What IF we could treat all diseases?
Away from its bustling cities, Vietnam is a bucolic paradise of shimmering gold rice paddies, cone-hatted farmers and quietly grazing water buffalo. But its natural beauty belies a hard truth of rural life: When villagers get sick, their first recourse is often a concrete infirmary nestled in the jungle, with a garden of medicinal plants, a couple of metal beds and a handful of basic commercial medicines.
And when patients are infected with malaria, even when top-of-the-line drugs are available, too often the parasites are resistant, leaving the patient to his or her own natural defenses.
Hope for millions in Vietnam and beyond could lie in a new drug co-developed by Philip Low, the Ralph C. Corley Distinguished Professor of Chemistry and the Presidential Scholar for Drug Discovery. Through a partnership with the University of Hue in Vietnam, Low is overseeing a clinical trial in the country, one of five in the Greater Mekong region to have reported treatment-resistant cases.
Low, who was also the founding director of the Purdue Institute for Drug Discovery, was among the speakers at the institute’s fifth annual Drug Discovery Symposium in September.
The conference sought to answer two questions: “What if we could treat all diseases?” and “What if we could bring more treatments to people in need?” Along with keynote presentations by three world-renowned researchers, the event included sessions by institute members on their groundbreaking research. Besides Low, other members presenting included:
- Bumsoo Han, an associate professor of mechanical engineering, who is developing technology that simulates tumors in order to test the effectiveness of different drugs on patient-derived cells. Down the road, the T-MOC (tumor-microenvironment-on-chip) system he co-developed might be used to grow tumor cells from individual patients, which could then be tested against different drugs. “There are 20 to 30 different types of chemotherapeutic drugs for breast cancer, and it is very difficult for doctors to choose effective ones,” Han said. “I hope our platform will be able to screen down those choices to improve the treatment outcome as well as patients’ quality of life.”
- Daniel Flaherty, assistant professor of medicinal chemistry and molecular pharmacology, who is seeking alternatives to opioids for chronic pain. Opioid overdoses around the world have been on the rise in recent years, in part because of their increased use in managing chronic non-cancer pain. Currently, Flaherty is targeting the AC1 protein, a technique that has shown some promise for reducing not only pain but also opioid dependence.
- Elsje Pienaar, an assistant professor of biomedical engineering, who is exploring computational approaches to the development of new drugs for infectious diseases. Each year, millions around the world die from illnesses such as lower respiratory tract infections, diarrheal diseases, HIV/AIDS, tuberculosis and malaria. Despite the availability of drugs for many of these conditions, rising numbers of drug-resistant infections and the high cost of combination therapies complicate treatment. Pienaar is using data to better predict drug efficacy, optimize treatment and identify new drug targets, all in the context of complex host-pathogen-drug interactions.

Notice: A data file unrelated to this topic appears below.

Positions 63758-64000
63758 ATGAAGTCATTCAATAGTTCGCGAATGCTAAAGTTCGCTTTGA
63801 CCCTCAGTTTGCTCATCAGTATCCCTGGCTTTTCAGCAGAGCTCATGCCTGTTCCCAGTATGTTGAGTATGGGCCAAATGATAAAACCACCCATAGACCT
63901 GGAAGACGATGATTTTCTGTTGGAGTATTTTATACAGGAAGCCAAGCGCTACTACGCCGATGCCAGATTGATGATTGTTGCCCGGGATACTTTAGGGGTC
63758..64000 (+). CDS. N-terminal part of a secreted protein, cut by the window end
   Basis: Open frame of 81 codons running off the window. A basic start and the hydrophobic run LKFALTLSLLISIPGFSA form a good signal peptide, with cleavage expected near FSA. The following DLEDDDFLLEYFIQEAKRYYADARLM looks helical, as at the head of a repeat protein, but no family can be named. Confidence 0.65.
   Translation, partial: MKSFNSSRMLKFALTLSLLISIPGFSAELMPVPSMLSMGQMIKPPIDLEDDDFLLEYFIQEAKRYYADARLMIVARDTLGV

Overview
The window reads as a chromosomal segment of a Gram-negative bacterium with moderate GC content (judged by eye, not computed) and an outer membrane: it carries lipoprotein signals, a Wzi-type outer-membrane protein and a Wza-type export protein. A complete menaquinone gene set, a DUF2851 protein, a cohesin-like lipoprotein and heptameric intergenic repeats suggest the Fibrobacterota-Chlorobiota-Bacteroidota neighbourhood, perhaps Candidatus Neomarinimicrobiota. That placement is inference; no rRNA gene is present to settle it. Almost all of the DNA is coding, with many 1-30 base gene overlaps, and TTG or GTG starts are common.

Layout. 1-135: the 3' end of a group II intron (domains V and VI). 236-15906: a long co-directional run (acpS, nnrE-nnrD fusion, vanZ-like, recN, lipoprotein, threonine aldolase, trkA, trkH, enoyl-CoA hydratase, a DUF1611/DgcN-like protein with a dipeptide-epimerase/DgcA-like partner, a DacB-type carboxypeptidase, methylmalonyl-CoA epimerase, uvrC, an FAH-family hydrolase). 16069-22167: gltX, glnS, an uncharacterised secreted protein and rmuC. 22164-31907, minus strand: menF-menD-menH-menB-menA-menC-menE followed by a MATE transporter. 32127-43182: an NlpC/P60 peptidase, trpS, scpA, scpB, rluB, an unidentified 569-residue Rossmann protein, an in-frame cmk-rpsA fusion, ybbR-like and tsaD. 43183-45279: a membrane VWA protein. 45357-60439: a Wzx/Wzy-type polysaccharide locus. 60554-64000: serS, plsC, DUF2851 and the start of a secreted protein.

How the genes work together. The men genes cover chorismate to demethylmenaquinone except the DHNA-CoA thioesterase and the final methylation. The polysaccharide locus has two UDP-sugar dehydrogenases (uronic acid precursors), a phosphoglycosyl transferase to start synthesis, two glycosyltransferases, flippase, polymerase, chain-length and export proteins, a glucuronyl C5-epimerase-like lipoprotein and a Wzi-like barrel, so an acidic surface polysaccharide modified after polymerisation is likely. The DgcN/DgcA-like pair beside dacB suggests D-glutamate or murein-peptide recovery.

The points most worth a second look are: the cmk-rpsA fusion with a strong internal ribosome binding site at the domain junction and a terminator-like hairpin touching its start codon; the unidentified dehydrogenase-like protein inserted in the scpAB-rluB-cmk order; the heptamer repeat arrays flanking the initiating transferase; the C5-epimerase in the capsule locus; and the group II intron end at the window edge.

- Mohamed Seleem, professor and section head of microbiology in the Department of Comparative Pathobiology, who received a $1.6 million grant from the National Institutes of Health in 2017 to study whether two FDA-approved drugs can be repurposed to treat life-threatening drug-resistant bacteria. “There is an urgent need for antimicrobial drugs to treat superficial and invasive infections because of the growing threat of antibiotic-resistant bacteria,” he said.
Several compounds developed by Purdue researchers, often in collaboration with pharmaceutical companies or federal agencies, are already being used in the marketplace to treat chronic and acute illness. Dozens of others are undergoing clinical trials in more than 1,600 health facilities around the world, including the clinics deep in the Vietnamese jungle near the border with Laos, where Low’s malaria drug is being trialed.
Low reported at the symposium that after testing the drug alone, his team is now trying it out in combination with other anti-malarial agents. So far, results look promising. “We are very excited about the potential efficacy of our drug,” said Low, who also has several other drugs in the pipeline.
The Purdue Institute for Drug Discovery (PIDD) is one of six major interdisciplinary life science research centers harnessing the university’s unique strengths to improve the quality of life for people around the globe. Supported by strong infrastructure from nano-, atomic- and molecular-scale analysis to live cell and whole animal advanced imaging, PIID researchers collaborate with clinical partners around the world on innovative drug candidates for cancer; neurological disorders and trauma; immunology, inflammation and infectious diseases; and other diseases. Zhong-Yin Zhang, head of the Department of Medicinal Chemistry and Molecular Pharmacology, a Distinguished Professor of Medicinal Chemistry, and the Robert C. and Charlotte P. Anderson Chair in Pharmacology, directs the institute.